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Angie's: Where the locals paint

Mural art contest invites community to make history

staff writer

Published: Tuesday, January 14, 2014

Updated: Tuesday, January 14, 2014 01:01

Angie's Mural

Samantha Behl photo

USU STUDENTS CRISTA VANCE AND HER HUSBAND, MATT VANCE, speak with Sabor Sahely, the owner and founder of local restaurant, Angie’s. The Vances came up with the idea to hold a contest among local artists to paint a bare wall outside the eatery.


Just before Main Street on 700 North sits a long, barren wall. It is beige, windowless and lacks any distinctive features. The wall belongs to Angieís Restaurant and will soon be the home to a unique collaborative mural by 12 local artists, young and old.

The Angieís mural art contest is the brainchild of Matt Vance, senior in business administration. A self-proclaimed geek, Vance makes a hobby of analyzing the flaws and strengths of commercial advertisements. He said he once emailed Low Book Sales to inform them that their ads are obnoxious.

ìHe analyzes every billboard,î said Crista Vance, Mattís wife and junior in family consumer and human development. 

It was this sort of observation through the eyes of a business major that the concept for the mural came to life. Last July she and Matt were driving south on Main Street and stopped at the red light at 700 North, facing the empty wall on the north side of Angieís, Crista said. 

ìInstead of analyzing it like a billboard, he analyzed it as a potential billboard basically and was like, ëWhy is there nothing there? I mean, itís just a blank wall. It doesnít even have windows or anything. Thereís no purpose for it,íî she said.

The vision of a painted mural in the ìpurposelessî space began to form in their minds.

ìThatís when we started expanding the ideas and started the research,î Crista said.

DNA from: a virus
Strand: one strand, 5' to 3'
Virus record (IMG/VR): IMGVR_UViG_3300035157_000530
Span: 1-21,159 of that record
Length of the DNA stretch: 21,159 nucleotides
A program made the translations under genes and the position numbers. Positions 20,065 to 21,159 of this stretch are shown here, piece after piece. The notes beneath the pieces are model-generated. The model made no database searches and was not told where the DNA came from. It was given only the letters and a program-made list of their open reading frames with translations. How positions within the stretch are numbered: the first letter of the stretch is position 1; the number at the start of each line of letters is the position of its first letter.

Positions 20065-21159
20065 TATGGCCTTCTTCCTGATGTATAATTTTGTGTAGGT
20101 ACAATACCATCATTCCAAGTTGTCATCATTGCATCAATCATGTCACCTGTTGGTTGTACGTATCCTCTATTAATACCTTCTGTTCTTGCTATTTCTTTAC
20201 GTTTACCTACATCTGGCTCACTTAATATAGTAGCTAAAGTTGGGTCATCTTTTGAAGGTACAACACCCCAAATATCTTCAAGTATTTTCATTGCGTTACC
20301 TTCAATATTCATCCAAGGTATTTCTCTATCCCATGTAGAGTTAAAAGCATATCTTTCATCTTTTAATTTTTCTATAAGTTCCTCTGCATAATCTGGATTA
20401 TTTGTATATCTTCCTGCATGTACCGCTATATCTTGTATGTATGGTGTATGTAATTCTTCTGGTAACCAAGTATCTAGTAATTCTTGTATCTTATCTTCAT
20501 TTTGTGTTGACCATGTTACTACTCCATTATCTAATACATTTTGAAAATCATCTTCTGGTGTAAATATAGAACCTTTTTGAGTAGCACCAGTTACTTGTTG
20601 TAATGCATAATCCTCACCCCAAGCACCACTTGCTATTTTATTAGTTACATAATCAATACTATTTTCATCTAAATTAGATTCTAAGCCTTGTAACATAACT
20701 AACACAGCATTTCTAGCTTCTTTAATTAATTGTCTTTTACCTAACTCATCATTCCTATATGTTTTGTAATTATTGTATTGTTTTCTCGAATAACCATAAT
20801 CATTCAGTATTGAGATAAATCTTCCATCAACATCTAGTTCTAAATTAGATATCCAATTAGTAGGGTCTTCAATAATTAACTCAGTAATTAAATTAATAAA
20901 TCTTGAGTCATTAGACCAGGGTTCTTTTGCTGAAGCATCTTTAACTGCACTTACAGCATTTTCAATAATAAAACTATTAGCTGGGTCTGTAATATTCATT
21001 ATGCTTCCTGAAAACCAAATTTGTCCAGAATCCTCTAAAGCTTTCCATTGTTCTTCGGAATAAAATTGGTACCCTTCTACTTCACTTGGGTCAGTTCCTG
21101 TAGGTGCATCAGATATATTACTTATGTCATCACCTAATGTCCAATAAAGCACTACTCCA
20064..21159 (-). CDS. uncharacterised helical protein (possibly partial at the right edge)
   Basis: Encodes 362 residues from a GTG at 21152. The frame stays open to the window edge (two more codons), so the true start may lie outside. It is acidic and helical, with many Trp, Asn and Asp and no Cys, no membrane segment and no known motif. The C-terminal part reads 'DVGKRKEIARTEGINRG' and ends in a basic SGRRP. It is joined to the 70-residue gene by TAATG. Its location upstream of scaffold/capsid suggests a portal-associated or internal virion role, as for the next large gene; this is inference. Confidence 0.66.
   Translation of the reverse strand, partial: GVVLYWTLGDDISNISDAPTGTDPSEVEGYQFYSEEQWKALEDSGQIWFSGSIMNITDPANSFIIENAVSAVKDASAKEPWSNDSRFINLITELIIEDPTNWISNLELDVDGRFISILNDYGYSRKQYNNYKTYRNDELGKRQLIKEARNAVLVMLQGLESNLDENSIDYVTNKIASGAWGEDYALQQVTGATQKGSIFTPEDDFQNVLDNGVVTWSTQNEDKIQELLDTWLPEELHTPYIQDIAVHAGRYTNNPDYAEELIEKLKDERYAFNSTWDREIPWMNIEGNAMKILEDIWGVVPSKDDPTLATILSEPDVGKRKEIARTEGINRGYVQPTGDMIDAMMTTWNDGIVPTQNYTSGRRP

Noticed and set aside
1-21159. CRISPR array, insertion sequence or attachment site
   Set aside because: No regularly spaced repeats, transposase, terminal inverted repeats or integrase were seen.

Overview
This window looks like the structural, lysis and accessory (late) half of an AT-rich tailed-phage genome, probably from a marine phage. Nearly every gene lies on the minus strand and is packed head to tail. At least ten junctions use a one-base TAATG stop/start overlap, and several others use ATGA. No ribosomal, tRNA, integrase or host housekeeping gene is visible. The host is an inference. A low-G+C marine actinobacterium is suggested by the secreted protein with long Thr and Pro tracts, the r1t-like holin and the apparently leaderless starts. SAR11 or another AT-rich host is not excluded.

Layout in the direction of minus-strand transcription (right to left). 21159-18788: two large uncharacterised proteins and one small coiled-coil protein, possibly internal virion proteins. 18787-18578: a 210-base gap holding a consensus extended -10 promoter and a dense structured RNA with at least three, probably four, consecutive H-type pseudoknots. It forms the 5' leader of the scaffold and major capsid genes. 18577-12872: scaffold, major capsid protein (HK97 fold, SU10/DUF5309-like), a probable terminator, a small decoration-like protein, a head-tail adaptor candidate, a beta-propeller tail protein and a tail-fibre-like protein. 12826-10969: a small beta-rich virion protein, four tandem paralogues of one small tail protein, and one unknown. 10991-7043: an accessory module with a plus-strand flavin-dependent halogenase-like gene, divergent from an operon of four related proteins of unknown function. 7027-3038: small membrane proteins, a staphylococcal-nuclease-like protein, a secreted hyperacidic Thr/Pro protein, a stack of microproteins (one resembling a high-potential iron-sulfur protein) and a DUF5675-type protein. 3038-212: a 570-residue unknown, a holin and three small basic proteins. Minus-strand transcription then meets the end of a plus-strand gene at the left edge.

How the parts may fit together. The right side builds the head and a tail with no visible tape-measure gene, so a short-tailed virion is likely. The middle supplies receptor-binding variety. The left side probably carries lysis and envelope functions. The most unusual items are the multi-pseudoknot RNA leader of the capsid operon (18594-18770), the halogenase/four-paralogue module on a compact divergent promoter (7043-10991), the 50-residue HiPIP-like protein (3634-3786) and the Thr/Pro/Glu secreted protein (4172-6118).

Though Matt often dissected the efficiency of ads and billboards, he said his original idea for the wall was a mural, an artistic statement.

Matt said Crista did all the research, looking into details like city regulations and the price of paint. After about a month of research, Matt approached Saboor Sahely, founder and owner of Angieís Restaurant, with the mural contest idea.

ìI thought it was kind of a crazy idea, I mean, kind of unorthodox,î Sahely said of his first reaction to Mattís idea. ìThe more we talked about it I thought, ëYou know, it would create some excitement.íî

It turns out, the idea to paint a mural on the wall was not unique.

ìWe thought about a mural on the wall a while back, but not in the context of having a contest,î Sahely said. ìWe thought weíd get an artist to put a mural on that and kind of depict the history of the valley.î 

Sahely said he is excited for the final product, which will be painted in April. 

ìIf we get a great product on that wall out there, it will create more interest,î he said. ìItís good for the local artists too, to get their work showcased there.î

On Oct. 10, 2013, Matt took his plans to the Logan Planning Commission in a public hearing for approval to have the mural painted. The project was approved unanimously by the commission on the condition that the final design be approved by the community development director.

The Angieís mural art contest is based around the theme of ìpeople, places and times of Cache Valleyî and opened to art submissions in November. The contest is divided into four age groups: 12-14, 15-17, 18-30, and 31 years and above. Submissions will be on display in Angieís for public viewing and voting throughout February.

Three finalists from each age group will be selected by public vote and a jury, including Sahely and a representative from the city council, according to Matt. The 12 selected artists will collaborate and paint their representations of Cache Valley on a landscape backdrop contributed by Mattís brother, Spencer Vance, a junior in art education.

ìAfter weíve determined the 12 winners of the contest, before they actually start painting the wall, Iím going to go and paint in the background which will consist of basically a horizon line, a mountain range, the sky and a river,î Spencer said. ìThen the 12 winners will be painting objects in the foreground that have to do with Cache Valley that people can relate to.î

Contest winners will receive cash prizes from $50-100 as well as a permanent claim to local fame.

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